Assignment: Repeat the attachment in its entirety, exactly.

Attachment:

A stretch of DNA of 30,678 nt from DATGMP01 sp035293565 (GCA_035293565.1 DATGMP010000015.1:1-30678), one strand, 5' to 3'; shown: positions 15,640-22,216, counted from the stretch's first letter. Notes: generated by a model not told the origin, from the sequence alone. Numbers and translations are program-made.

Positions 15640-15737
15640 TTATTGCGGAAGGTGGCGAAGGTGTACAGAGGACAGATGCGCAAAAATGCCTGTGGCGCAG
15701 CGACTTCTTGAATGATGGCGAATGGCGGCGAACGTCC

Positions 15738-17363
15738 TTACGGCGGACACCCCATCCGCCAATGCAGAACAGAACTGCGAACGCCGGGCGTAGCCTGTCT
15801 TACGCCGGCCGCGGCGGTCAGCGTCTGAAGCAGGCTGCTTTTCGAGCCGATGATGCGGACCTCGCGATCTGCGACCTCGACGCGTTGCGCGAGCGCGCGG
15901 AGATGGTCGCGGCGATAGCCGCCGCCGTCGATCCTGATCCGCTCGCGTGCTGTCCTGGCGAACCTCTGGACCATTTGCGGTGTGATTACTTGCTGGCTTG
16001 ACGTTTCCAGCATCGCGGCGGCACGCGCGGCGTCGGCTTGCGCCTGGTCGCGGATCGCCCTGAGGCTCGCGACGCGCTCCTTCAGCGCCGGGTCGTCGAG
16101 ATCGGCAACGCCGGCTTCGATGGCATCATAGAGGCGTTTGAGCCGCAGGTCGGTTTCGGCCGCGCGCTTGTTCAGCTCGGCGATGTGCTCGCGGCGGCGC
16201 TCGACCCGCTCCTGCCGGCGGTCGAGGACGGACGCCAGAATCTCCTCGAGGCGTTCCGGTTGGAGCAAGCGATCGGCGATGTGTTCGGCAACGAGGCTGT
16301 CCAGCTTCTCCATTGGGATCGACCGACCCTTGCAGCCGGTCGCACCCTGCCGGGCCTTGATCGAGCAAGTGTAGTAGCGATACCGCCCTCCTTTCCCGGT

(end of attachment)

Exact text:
A stretch of DNA of 30,678 nt from DATGMP01 sp035293565 (GCA_035293565.1 DATGMP010000015.1:1-30678), one strand, 5' to 3'; shown: positions 15,640-22,216, counted from the stretch's first letter. Notes: generated by a model not told the origin, from the sequence alone. Numbers and translations are program-made.

Positions 15640-15737
15640 TTATTGCGGAAGGTGGCGAAGGTGTACAGAGGACAGATGCGCAAAAATGCCTGTGGCGCAG
15701 CGACTTCTTGAATGATGGCGAATGGCGGCGAACGTCC

Positions 15738-17363
15738 TTACGGCGGACACCCCATCCGCCAATGCAGAACAGAACTGCGAACGCCGGGCGTAGCCTGTCT
15801 TACGCCGGCCGCGGCGGTCAGCGTCTGAAGCAGGCTGCTTTTCGAGCCGATGATGCGGACCTCGCGATCTGCGACCTCGACGCGTTGCGCGAGCGCGCGG
15901 AGATGGTCGCGGCGATAGCCGCCGCCGTCGATCCTGATCCGCTCGCGTGCTGTCCTGGCGAACCTCTGGACCATTTGCGGTGTGATTACTTGCTGGCTTG
16001 ACGTTTCCAGCATCGCGGCGGCACGCGCGGCGTCGGCTTGCGCCTGGTCGCGGATCGCCCTGAGGCTCGCGACGCGCTCCTTCAGCGCCGGGTCGTCGAG
16101 ATCGGCAACGCCGGCTTCGATGGCATCATAGAGGCGTTTGAGCCGCAGGTCGGTTTCGGCCGCGCGCTTGTTCAGCTCGGCGATGTGCTCGCGGCGGCGC
16201 TCGACCCGCTCCTGCCGGCGGTCGAGGACGGACGCCAGAATCTCCTCGAGGCGTTCCGGTTGGAGCAAGCGATCGGCGATGTGTTCGGCAACGAGGCTGT
16301 CCAGCTTCTCCATTGGGATCGACCGACCCTTGCAGCCGGTCGCACCCTGCCGGGCCTTGATCGAGCAAGTGTAGTAGCGATACCGCCCTCCTTTCCCGGT